Guest Post by Mark Sanborn
It was my first trip to Rome and I was excited. I’d finally made the time to visit one of the cities of my dreams. The cab let me out in front of the Hotel Eliseo, near the Via Veneto. The reception desk manager checked me in and assigned me to a room on the first floor.
“Do you have a room with a view?” I queried. He paused, deliberated purposefully and let me know in no uncertain terms that he was doing me a great favor by giving me a room on the fifth floor. “A panoramic view!” he exclaimed.
The bell cap helped me get my bags to the room. I walked to the balcony and took in a breathtaking view of the city of room. It couldn’t have been lovelier.
Suddenly I heard a noise I can only liken to a violent earthquake. And it was coming from the wall behind the headboard of my bed. A great shaking, rumbling and gnashing of steel. It was the elevator equipment, located in the next room over. Every time somebody pushed the elevator button, I was treated to that monstrous sound.
And then I realized: what a metaphor for life! The perfect view accompanied by the elevator shaft. The good and the bad, the beautiful and the ugly, side by side.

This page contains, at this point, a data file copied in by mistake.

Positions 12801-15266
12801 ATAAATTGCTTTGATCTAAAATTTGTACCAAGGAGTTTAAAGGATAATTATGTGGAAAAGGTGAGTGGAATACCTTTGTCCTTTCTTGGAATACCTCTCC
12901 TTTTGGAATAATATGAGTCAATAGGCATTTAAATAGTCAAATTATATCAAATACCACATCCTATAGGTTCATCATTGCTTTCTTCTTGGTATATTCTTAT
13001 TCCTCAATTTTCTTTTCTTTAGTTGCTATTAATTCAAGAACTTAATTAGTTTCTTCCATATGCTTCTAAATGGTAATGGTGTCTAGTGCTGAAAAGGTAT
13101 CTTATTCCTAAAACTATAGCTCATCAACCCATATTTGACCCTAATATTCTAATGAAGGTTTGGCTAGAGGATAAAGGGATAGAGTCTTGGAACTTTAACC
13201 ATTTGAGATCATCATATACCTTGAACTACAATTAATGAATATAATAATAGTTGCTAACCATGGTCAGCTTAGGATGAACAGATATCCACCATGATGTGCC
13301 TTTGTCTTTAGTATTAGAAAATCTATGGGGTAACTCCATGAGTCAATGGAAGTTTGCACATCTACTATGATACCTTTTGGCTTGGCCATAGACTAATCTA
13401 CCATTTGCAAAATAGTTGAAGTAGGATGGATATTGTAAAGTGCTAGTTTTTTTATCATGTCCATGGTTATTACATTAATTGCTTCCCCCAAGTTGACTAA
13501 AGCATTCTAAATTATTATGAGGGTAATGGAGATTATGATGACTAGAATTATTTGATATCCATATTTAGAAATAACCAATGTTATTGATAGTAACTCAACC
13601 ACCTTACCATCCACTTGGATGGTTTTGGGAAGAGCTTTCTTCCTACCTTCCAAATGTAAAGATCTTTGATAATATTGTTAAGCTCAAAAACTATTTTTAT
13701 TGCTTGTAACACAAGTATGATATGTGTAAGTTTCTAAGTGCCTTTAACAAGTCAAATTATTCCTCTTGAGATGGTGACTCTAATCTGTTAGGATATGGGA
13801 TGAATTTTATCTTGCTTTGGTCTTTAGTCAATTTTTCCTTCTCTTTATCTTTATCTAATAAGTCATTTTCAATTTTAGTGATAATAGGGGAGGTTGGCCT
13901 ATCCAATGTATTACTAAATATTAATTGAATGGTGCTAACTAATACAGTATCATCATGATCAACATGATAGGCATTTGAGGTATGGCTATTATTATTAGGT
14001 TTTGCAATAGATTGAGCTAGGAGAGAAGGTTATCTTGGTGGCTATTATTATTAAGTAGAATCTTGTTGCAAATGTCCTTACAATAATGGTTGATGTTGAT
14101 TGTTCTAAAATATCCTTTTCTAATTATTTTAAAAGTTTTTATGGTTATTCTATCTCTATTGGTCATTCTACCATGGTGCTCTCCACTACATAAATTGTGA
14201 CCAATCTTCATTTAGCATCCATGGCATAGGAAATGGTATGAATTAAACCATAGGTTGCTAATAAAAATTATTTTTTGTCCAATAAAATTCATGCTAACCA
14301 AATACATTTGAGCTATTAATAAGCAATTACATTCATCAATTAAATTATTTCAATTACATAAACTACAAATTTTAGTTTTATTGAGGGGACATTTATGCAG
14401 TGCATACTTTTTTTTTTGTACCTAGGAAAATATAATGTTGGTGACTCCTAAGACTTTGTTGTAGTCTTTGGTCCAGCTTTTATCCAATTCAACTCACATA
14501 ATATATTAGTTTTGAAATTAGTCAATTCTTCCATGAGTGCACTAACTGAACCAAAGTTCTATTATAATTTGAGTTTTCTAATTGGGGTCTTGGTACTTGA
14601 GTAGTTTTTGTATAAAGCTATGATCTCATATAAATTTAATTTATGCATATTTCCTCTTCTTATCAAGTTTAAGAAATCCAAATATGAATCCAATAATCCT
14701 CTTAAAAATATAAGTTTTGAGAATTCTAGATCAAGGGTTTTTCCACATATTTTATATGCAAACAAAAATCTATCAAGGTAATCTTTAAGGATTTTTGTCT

Some people try to deny the elevator shafts in life, but that is hard to do. They make themselves known and pretending they aren’t there doesn’t change anything.
Other people never notice the panoramic view. They can’t get past the noise the elevator is making.
Neither denial nor negativity serves us well. Wisdom accepts the good and the bad but chooses to pay more attention to the good. Wise travelers in life don’t dismiss the bad. If they can do something about it, they do. But if they can’t, they don’t bemoan what they can’t affect.
It isn’t that we get the view or the shaft; most of the time we get both. But you and I choose which we focus on.
That’s what I think Paul was writing about in Philippians 4:8 when he said, “…whatever is true, whatever is honorable, whatever is right, whatever is pure, whatever is lovely, whatever is of good repute, if there is any excellence and if anything worthy of praise, dwell on these things.”
I find it interesting that he didn’t say, “Don’t think about anything negative” or “Think only on these things.” Often we need to look at what’s going on around us—the good, the bad and everything in-between–to be informed. But Paul says the emphasis should be on what’s right, not what’s wrong.
If he had the same hotel room in Rome, he might have said, “Look at that view and appreciate the grandeur of the creation!” I don’t think he would have carped about the elevator nearby.
Life is a good bit like the view next to the elevator. You get to choose whether you dwell on the scenery or the shaft.
|Mark Sanborn is the President of Sanborn & Associates, Inc., an idea studio for leadership development.
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